Cooking up a healthy lifestyle
RECENTLY, New York Times health guru Jane Brody wrote a column lamenting why Americans still eat so poorly after years of admonitions from public health specialists to add more fruits and vegetables to our diets.
She noted disappointing news from the Centers for Disease Control that found barely a quarter of adults eat three or more servings of vegetables a day — and that the numbers had barely budged since 2000. “Given that so many professionals have failed to raise the consumption of vegetables among not-so-health-conscious Americans,’’ she asked, what can possibly still make a difference?
Humbly I offer one solution: Teach Americans how to cook.
There is no lack of information about healthy eating. Food pyramids dance in our heads. We know we should be shopping the perimeter of the supermarket, eschewing the high-fat, high-salt processed foods that lurk in the interior. We have heard all about choosing produce grown locally, and in season. Grants are given to turn vacant city lots into community gardens and urban farms. But I suspect many Americans are undone by patty pan squash. We know it’s healthy, but what do we do with the thing?
The average American spends 27 minutes a day in meal preparation, less than half the time we devoted to cooking 50 years ago. As the writer Michael Pollan has observed, we have traded in actual cooking for watching television shows about it. The Food Network beams into 100 million homes. Americans sit before their televisions, transfixed, eating take-out.
All of this would be just a cultural curiosity if eating food cooked by someone else weren’t so unhealthy. A Harvard study in 2003 concluded that the rise of food preparation outside the home could explain most of the increase in obesity in the country. The dire nutritional outcomes apply regardless of income; the Journal of the American Dietetic Association found that low-income women who cooked their own meals were more likely to eat a healthy diet than wealthy women who did not.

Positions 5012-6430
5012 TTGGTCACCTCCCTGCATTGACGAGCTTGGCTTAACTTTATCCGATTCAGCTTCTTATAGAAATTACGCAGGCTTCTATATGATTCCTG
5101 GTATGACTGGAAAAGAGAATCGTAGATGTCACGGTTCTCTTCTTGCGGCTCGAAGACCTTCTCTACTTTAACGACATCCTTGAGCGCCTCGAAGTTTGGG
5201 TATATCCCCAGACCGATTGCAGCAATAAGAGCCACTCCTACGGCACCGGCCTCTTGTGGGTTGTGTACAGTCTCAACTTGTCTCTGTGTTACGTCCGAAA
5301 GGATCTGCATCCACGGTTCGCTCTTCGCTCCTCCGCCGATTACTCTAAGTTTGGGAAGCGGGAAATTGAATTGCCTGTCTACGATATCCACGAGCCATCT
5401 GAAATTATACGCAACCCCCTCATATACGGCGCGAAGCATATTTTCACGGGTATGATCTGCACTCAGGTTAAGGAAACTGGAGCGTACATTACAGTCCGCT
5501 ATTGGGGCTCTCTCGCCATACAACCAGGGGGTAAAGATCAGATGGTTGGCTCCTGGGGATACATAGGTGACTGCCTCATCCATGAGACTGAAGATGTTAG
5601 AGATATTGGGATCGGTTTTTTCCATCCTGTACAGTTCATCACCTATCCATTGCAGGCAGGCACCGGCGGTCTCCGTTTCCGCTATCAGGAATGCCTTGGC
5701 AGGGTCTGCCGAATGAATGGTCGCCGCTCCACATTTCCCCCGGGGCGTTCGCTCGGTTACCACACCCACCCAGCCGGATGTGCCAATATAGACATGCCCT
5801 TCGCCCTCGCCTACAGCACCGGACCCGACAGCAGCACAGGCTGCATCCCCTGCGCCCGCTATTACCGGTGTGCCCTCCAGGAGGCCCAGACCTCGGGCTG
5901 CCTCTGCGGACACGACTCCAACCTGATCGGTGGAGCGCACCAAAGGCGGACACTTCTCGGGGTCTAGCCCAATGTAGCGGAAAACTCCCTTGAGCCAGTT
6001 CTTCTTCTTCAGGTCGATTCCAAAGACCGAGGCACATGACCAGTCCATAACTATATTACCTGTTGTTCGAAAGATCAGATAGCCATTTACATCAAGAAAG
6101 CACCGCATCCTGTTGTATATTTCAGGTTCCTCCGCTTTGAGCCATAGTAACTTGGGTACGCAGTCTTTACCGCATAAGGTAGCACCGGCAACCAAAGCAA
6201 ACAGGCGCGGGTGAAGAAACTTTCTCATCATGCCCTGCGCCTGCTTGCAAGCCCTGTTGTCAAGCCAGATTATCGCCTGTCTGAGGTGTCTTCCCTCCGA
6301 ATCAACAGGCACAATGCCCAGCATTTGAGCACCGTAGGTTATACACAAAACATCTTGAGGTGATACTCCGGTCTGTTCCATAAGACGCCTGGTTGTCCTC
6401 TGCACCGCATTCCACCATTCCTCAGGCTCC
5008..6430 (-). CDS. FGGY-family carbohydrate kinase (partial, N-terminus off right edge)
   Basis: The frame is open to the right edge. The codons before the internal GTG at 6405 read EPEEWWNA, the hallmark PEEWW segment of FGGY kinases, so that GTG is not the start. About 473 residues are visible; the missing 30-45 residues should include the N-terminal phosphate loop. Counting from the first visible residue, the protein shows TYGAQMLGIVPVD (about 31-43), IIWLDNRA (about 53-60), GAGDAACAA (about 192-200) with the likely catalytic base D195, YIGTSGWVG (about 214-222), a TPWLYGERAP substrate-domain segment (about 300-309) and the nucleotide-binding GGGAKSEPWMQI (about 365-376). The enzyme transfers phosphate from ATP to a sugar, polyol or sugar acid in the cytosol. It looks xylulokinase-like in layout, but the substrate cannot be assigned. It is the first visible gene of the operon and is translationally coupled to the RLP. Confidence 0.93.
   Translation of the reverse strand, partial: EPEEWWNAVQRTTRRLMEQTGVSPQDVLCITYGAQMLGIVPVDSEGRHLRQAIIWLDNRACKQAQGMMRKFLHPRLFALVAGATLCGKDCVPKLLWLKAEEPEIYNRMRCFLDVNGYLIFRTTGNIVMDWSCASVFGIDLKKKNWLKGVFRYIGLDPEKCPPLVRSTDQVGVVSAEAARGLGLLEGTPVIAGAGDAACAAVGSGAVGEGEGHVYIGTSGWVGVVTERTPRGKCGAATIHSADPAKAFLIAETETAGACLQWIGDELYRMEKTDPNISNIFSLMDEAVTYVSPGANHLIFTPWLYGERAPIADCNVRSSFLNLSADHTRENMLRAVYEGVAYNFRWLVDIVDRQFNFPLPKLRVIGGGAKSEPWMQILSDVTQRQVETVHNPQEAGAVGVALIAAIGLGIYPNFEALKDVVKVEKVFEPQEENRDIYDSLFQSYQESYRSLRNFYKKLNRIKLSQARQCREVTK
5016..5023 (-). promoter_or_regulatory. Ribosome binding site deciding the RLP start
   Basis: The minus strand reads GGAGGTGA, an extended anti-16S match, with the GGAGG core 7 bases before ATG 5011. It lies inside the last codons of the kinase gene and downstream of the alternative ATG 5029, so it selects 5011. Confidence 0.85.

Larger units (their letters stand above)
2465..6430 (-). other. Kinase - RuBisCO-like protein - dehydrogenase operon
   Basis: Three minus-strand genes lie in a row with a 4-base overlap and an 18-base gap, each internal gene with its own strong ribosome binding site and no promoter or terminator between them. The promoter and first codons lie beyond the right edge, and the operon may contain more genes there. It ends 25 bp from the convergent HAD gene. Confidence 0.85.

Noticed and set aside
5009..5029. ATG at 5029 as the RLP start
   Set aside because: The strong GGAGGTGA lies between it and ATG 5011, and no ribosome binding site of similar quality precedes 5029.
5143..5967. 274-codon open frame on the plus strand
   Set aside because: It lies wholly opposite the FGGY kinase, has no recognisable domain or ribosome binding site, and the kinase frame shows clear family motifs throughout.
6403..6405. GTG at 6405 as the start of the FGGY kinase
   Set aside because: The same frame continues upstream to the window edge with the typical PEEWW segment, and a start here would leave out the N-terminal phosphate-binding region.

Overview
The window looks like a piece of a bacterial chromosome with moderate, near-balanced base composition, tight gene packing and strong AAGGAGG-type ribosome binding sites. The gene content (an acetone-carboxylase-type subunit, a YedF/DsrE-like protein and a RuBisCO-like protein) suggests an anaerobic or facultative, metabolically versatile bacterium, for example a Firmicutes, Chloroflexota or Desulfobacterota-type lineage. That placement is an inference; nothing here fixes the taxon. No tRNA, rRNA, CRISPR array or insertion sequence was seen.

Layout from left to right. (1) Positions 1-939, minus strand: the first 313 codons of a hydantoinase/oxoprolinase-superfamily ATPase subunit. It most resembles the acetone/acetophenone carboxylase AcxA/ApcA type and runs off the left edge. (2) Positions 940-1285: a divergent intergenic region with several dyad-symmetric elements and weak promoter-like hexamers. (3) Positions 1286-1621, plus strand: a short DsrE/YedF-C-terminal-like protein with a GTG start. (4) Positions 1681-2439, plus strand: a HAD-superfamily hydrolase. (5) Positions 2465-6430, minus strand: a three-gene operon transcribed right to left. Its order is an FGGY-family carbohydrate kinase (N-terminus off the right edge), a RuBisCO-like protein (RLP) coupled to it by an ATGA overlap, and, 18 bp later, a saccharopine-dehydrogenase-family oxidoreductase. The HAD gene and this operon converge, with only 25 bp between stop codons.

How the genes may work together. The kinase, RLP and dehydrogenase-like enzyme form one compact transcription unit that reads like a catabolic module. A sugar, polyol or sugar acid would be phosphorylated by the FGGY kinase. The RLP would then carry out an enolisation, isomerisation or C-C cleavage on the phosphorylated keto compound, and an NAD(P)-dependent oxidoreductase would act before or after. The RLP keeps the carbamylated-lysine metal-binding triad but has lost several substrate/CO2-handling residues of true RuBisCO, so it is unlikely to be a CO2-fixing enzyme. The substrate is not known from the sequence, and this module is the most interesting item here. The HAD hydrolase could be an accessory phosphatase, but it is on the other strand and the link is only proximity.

One person who knows the value of cooking is Vivien Morris, director of community initiatives at the Boston Medical Center. A registered dietician, Morris works in the hospital’s Nutrition and Fitness for Life program, where she sees mostly low-income families struggling to stay healthy on limited budgets. “Cooking is crucial on so many levels,’’ she said. “For knowing your food, for utilizing food at its healthiest, for maintaining cultural continuity.’’ She says immigrants often arrive with good cooking skills but quickly succumb to the convenience of processed food.
Morris ticks through the disincentives to cooking fresh vegetables: lack of time, a limited shelf-life for produce, advertising that creates a demand for junk food, especially among children. Although Boston is better than some cities, there are still neighborhood “food deserts,’’ lacking full-service supermarkets. For this reason Boston Medical Center runs a seasonal farmer’s market right in the hospital lobby, and stocks its food pantry with as much fresh produce as possible.
Days before Thanksgiving, Diedra Dexter-Hine is teaching a dozen local residents how to cook healthy holiday meals at the hospital’s test kitchen. She demonstrates a garlic press; offers samples of mashed cauliflower and honey-roasted carrots; plays a blindfold game with the kids to get them to try new foods; slips effortlessly between English and Spanish. “Healthy eating is partly about watching your portion size,’’ she said, handing out individual ramekins for participants to take home.
“This is incredible,’’ said Thelma Moreno, eying her six-year-old, Karina. “She had cooked carrots, and now she’s saying why don’t we have this at home?’’ Moreno, who lives in Dorchester, has internalized the lessons of BMC’s nutrition program. Calorie for calorie, fresh fruits and vegetables can be more expensive, she says. “But being healthy is priceless.’’
We have just entered the cooking season, where most Americans dust off the roasting pans in a brief, nostalgic visit to the kitchen. Keeping that going all year long would be a more rewarding New Year’s resolution than the standard “lose 10 pounds.’’ And more effective, too.
CORRECTION: Last week I listed among silly earmarks $500,000 for a Teapot Museum. Congress appropriated those funds in 2006, though ultimately they weren’t spent.
Renée Loth’s column appears regularly in the Globe.